Page 240-262, 22 pages Page 1 of7
Chapter 9: Knowledge
HOW ARE OBJECTS PLACED INTO CATEGORIES?
• Concept: A mental representation that is used for a variety of cognitive functions, including memory,
reasoning, and using and understanding language. E.g. Concept of cats including what they are, what
they look like, etc.
• Categorization: The process of placing things into groups of categories. This is essential for helping
us understand individual cases we have never seen before, with categories acting as “pointers to
knowledge” that once something is categorized a lot of general knowledge can be applied to it while
energy can be focused on specifying what’s special about this particular object.
• Without categories, we would have to investigate each object or circumstance individually; this would
be very complicated and inefficient.
Why Definitions Don’t Work for Categories
• Definitional Approach to Categorization: Decide whether something is a member of a category by
determining whether it meets the definition of a category.
• This works well for some things, such as defining a square as “a plane figure with four equal sides”.
However, for most natural objects, this does not work as not all members have the same features.
• E.g. A chair as “a piece of furniture with a seat, 4 legs, and a
back” but there are many chairs which are not designed like this.
• Family Resemblance (Wittgenstein): The idea that things in a
particular category resemble one another in a number of ways,
allowing for some variation rather than setting definite criteria. E.g.
A place to sit, a way to support a person’s back for a chair but can
be many different sizes and shapes.
The Prototype Approach: Finding the Average Case
• Prototype Approach to Categorization: Membership in a
category is determined by comparing to a “typical”, representative
prototype member of the category. This is a statistical approach, based on the average/mean of many
• Rosch (1973): The prototype is based on an average of members of a category that are commonly
experienced, such as an average of common sparrows, robins, and blue jays for “birds” although the
prototype is an average and not an actual member.
• Prototypicality describes variations within a category, with high prototypicality meaning a member
highly resembles the prototype, while low prototypicality meaning it does not closely resemble the
• Subjects presented with a category title like “bird” and a list of 50 members, with task to rate the extent
to which each member represented the category title (1 meaning good example). Results included 1.18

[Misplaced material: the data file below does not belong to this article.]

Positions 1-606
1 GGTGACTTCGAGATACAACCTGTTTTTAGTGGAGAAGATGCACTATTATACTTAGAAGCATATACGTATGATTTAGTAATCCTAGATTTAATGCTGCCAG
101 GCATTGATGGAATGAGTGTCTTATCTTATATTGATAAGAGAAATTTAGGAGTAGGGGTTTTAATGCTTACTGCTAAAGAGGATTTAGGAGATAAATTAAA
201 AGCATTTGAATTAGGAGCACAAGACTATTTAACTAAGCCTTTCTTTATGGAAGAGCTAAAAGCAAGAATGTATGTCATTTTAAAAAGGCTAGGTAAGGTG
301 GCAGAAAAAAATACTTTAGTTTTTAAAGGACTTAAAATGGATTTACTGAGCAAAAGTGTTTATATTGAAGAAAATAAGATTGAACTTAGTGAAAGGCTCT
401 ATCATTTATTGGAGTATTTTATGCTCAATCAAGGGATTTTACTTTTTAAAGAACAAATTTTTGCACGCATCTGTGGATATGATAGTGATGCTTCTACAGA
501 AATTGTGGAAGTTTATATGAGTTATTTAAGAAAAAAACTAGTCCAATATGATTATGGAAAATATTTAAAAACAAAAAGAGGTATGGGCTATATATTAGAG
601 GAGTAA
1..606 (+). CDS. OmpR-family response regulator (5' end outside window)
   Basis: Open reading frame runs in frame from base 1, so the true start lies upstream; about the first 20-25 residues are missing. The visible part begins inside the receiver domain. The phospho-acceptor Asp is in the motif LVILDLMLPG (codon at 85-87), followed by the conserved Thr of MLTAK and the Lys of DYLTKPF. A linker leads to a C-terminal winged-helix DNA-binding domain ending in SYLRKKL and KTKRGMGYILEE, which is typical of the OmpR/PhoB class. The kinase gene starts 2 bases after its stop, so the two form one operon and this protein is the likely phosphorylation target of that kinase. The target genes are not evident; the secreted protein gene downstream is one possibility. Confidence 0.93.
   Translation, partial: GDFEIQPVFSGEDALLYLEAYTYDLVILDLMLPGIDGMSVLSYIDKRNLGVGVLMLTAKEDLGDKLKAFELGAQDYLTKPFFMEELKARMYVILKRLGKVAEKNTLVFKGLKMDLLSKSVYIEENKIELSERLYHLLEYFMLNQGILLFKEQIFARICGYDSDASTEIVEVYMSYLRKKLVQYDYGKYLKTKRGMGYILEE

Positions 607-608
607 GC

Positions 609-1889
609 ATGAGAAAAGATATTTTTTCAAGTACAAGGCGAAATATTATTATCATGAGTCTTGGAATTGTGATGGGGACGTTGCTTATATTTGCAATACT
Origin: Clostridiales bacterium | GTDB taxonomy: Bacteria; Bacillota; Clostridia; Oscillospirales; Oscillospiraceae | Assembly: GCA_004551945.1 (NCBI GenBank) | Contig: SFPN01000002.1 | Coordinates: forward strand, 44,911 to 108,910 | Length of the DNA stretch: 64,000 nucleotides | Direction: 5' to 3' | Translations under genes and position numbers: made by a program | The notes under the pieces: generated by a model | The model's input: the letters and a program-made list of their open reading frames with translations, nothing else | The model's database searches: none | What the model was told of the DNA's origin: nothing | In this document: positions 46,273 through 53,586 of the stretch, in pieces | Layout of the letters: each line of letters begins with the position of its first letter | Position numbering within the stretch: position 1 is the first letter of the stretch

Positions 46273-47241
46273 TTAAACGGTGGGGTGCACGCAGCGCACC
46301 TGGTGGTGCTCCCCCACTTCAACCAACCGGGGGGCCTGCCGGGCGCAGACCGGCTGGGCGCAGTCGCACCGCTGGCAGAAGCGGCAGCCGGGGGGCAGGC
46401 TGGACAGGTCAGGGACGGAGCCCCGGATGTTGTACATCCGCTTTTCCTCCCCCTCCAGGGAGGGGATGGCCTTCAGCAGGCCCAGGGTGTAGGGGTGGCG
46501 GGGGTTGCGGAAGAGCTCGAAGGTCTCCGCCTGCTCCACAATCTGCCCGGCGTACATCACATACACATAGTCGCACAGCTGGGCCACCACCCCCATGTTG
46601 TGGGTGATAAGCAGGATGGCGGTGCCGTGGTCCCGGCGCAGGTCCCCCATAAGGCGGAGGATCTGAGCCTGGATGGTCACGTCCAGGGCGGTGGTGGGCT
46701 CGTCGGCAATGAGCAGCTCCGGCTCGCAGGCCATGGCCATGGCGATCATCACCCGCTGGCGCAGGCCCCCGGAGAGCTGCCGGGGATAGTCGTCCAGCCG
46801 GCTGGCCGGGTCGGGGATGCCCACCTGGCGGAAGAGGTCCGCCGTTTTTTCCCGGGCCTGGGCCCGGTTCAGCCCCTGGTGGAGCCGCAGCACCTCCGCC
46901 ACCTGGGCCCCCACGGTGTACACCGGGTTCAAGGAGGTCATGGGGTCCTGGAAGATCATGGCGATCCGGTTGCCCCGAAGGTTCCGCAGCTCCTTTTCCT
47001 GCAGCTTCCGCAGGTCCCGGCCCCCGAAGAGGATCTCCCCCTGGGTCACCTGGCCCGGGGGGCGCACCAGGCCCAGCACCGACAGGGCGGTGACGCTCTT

for sparrow, 4.53 for penguin, and 6.15 for bat;
for “furniture”, 1.04 for chair and sofa, 2.59 for
china closet, 6.68 for telephone
Prototypical Objects Have High Family
• Rosch & Mervis (1975): For a group of common objects, list as many characteristics that you feel are
common to them, e.g. “bicycles” have two wheels, pedals, handlebars, are man-powered
• When an item’s characteristics have a large amount of overlap with the characteristics of many
other items in the category, they have high family resemblance and thus high prototypicality Page 240-262, 22 pages Page 2 of7
Statements about Prototypical Objects are Verified Rapidly
• Smith (1974): Sentence verification technique where subjects are presented with statements and
asked to answer “yes” if true, “no” if not, e.g. “An apple is a fruit”.
• Typicality Effect: Subjects respond faster for objects that are
high in prototypicality (apple for fruit), than objects low in
Prototypical Objects are Named First
• When subjects are asked to list as many objects in a category as
possible, they tend to list the most prototypical members of the
Prototypical Objects are Affected More by Priming
• Priming occurs when presentation of one stimulus facilitates the
response to another. Prototypical members of a category are
affected by a priming stimulus more than non-prototypical members.
• Rosch (1975): Subjects hear a prime, such as “green”. They then see a pair of coloured circles side by
side, and must indicate whether the two circles are the same colour or different. The two circles
presented are either 1) the same and good examples of the category (vivid green), 2) the same and poor
examples of the category (light green), or 3) different, from different categories (e.g. orange and blue)
• Priming with the word “green” resulted in faster “same” judgements for the prototypical good colours,
than the nonprototypical poor, light colours.
• This is because from priming works to facilitate a subject’s response to a stimulus by providing some of